Every scenarios will be described in a scenario descriptor yaml file. This file shall contain all the necessary information for different users, such as the installers (which components to deploy etc.), the ci process (to find the right resources), the test projects (to select correct test cases), etc.

2. Generic Scenarios

2.1. What are Generic Scenarios?

tbd: Explain the main characteristics of generic scenarios

2.2. When do we create Generic Scenarios?

tbd: Explain circumstances and reason when a generic scenario is needed.

2.3. How do we create Generic Scenarios?

tbd: Explain the process for the creation

3. Specific Scenarios

tbd: Like the generic scenario chapter, this chapter will describe in detail the characteristics, purpose and process of specific scenarios. (some details are already available in the slides at, but will here be explained in text). The specific scenarios are used for development of specific features. The relation of parent/child and specific scenarios will be also explained.

4. Parent - Child Relations

4.1. What are parent scenarios and child scenarios?

tbd: In many cases, development adds a feature to an existing scenario by adding additional components. This shouldn’t be restricted to generic scenarios. Thus also a specific scenario can be used as a parent. This chapter explains this relation and the goal to merge features back from child to parent. This will be illustrated using the pictures from the slide deck at:

4.2. Siblings

tbd: explain the exception that in some cases new scenarios will be created that are not real children, but more like siblings, and will end up in creation of a new generic scenario

4.3. Examples


5. Deployment Options

5.1. What are deployment options?


5.2. HA and NOHA scenarios


5.3. Hardware types


5.4. Virtual deployment


5.5. Deployment tools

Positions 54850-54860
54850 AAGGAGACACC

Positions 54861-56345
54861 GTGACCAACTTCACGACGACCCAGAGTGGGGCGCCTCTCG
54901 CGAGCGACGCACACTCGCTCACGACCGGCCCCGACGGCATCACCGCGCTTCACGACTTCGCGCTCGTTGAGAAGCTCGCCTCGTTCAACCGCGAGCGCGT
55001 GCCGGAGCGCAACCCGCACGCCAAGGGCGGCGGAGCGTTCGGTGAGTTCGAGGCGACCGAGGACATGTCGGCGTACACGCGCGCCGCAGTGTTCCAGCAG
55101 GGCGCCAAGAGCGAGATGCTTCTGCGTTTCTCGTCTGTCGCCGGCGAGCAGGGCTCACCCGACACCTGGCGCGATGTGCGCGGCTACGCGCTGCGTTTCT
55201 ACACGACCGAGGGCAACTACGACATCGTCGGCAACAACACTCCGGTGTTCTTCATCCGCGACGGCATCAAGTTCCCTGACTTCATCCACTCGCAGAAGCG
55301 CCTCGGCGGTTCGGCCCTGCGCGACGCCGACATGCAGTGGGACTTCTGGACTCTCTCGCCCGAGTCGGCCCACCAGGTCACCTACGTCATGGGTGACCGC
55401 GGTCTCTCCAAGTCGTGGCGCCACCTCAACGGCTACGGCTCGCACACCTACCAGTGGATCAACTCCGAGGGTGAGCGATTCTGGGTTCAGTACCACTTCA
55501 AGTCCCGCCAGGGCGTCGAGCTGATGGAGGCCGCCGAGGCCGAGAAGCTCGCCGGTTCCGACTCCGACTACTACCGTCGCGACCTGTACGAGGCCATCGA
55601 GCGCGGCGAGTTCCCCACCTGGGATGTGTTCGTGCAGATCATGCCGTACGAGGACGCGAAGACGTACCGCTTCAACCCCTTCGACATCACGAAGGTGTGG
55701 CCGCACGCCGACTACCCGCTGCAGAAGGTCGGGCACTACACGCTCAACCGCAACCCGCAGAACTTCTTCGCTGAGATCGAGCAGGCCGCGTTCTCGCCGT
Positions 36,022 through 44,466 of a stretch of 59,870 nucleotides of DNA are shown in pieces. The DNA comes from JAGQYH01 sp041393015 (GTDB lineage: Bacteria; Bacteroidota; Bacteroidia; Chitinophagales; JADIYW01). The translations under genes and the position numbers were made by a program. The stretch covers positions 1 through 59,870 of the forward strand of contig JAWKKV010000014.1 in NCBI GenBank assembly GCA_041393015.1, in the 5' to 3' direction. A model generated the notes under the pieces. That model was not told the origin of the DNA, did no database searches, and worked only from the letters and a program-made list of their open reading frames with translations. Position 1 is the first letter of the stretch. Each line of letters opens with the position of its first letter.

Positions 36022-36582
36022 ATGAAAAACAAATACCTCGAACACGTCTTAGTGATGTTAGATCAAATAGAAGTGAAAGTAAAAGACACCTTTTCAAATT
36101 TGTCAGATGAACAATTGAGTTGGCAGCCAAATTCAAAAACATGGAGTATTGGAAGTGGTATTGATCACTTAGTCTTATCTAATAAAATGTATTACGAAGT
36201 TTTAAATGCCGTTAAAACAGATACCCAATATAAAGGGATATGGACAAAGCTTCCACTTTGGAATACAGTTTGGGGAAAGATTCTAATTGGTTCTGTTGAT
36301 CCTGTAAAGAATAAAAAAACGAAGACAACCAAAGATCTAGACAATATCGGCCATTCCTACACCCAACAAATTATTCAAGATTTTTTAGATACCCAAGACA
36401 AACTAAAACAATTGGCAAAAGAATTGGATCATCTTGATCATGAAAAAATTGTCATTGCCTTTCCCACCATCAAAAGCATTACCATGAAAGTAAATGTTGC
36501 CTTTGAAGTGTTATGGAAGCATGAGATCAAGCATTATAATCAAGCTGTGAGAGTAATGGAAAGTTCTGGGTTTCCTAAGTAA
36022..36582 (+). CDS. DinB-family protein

tbd: explain that supported installers of a scenario will be documented like deployment options - even while installers have a more complex role

5.6. Other deployment options

tbd: provide some outlook to future opportunities with deployment options, e.g. large deployments. It will be mentioned that these may affece the Pharos spec, so a link to Pharos Change Request process will be added. Other deployment options may need to be supported more generally rather than by having 1 or 2 PODs. This may affect the hardware types section as well.

6. Mano Scenarios

tbd: explain how we can handle MANO scenarios, where MANO components should be able to orchestrate all scenarios.

7. Current Status

tdb: this chapter will summarize the scenario analysis.

7.1. Arno

In Arno release, the scenario concept was not created yet. Looking back, we can say we had one scenario with OpenStack, ODL and KVM, that could be deployed in two ways, by the two installers available in Arno.

7.2. Brahmaputra


7.3. Colorado


7.4. Danube

tbd: Analysis of the 58 scenarios

8. Scenario Descriptor Files

8.1. What are Scenario Descriptor Files?

tbd: Describe them more from the usage perspective

8.2. Structure of the file

tbd (the template will be at a different place in the repo)